In no way equipped with self discipline or even physical stamina or fortified with any political rationale for his fate, he entered the hell of the English prisons of the 1970s when to be Irish and even more, IRA, was to be in danger. Year after year of solitary confinement, punishment imposed for endlessly angrily asserting his innocence, movement without notice from prison to prison, often just when his mother was using her one week’s holiday to visit her husband and her son at different ends of England, humiliation, degradation and fear nevertheless fuelled an insistence that he could and would take charge of his own fate. He clamoured and shouted and wrote and in the later years telephoned and besieged the great and the good until gradually there was movement, by the slowest of degrees. The release when it came, came with the sudden falling of the citadel; all of the evidence had been fabricated. Everyone had been wrong and he had been right.

The euphoria of release almost immediately evaporated in the pandemonium of public attention; the longed for reunion was with a family itself too damaged to accommodate the ways in which he was haunted by demonsThere was nevertheless an acute, intelligent, engaging and vividly articulate raw voice which made the comprehending of injustice an elementary exercise. But for many years he fell into an abyss from which he could not climb out, hiding like a recluse in a tiny apartment in Plymouth, knowing no one, physically and mentally broken. Unable to find joy, he resorted to drugs, attempting to experience what was otherwise inaccessible. Finally, a psychologist in Plymouth and a psychiatrist in Belfast began to identify if not to fix, some of the broken pieces; Gerry’s persistent reactivation of trauma was as bad as any observed throughout the conflict in the north of Ireland; he exhibited extraordinary recall, remembering the pattern of the policeman’s tie in the Surrey police station, the tick of the prosecutor’s face, the horror of his father’s last days. Every night was a torment.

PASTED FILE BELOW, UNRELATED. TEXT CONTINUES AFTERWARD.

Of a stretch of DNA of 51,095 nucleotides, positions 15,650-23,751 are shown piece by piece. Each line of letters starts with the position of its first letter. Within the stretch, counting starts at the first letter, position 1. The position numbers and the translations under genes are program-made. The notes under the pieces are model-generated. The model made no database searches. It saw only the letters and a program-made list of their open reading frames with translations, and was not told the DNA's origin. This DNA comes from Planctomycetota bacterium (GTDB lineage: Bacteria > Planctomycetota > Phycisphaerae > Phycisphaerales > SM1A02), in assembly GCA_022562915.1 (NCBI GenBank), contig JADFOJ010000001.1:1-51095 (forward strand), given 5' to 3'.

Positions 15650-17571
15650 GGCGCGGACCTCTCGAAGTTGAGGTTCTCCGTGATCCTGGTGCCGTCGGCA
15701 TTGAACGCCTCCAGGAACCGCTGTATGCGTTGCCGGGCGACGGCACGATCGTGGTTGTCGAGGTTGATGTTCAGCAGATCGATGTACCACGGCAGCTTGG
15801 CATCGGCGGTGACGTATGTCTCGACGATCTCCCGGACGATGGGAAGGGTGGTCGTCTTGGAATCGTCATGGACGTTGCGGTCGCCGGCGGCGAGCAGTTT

But struggling through this, this brave and endearing human being made an enormous mark. He repeatedly travelled in Australia to challenge injustices there, most emphatically those to the indigenous Australian population; he spoke at every prestigious university in the US about innocent prisoners; he proffered himself as the best evidence of all why the death penalty should be abolished, he visited the family of Shaker Aamer, the last British resident in Guantanamo and campaigned endlessly for his release, berating Irish Americans for their instinctive support for him when he was wrongly detained and their failure to do the same in relation to a new suspect community, the Muslims.

His death has shocked a swathe of peoples. His partner, his daughter, and his sisters knew already the enormity of the battle he fought and the importance of his victory. In the three weeks he knew his life was coming to an end, he and they came understand too the volume of affection for him across the world.

Gerard Conlon 1st March 1954 to 21st June 2014

 Gareth Peirce 

This© Tommy McKearney 2012                                                                                      email:    tommymkearney@me.com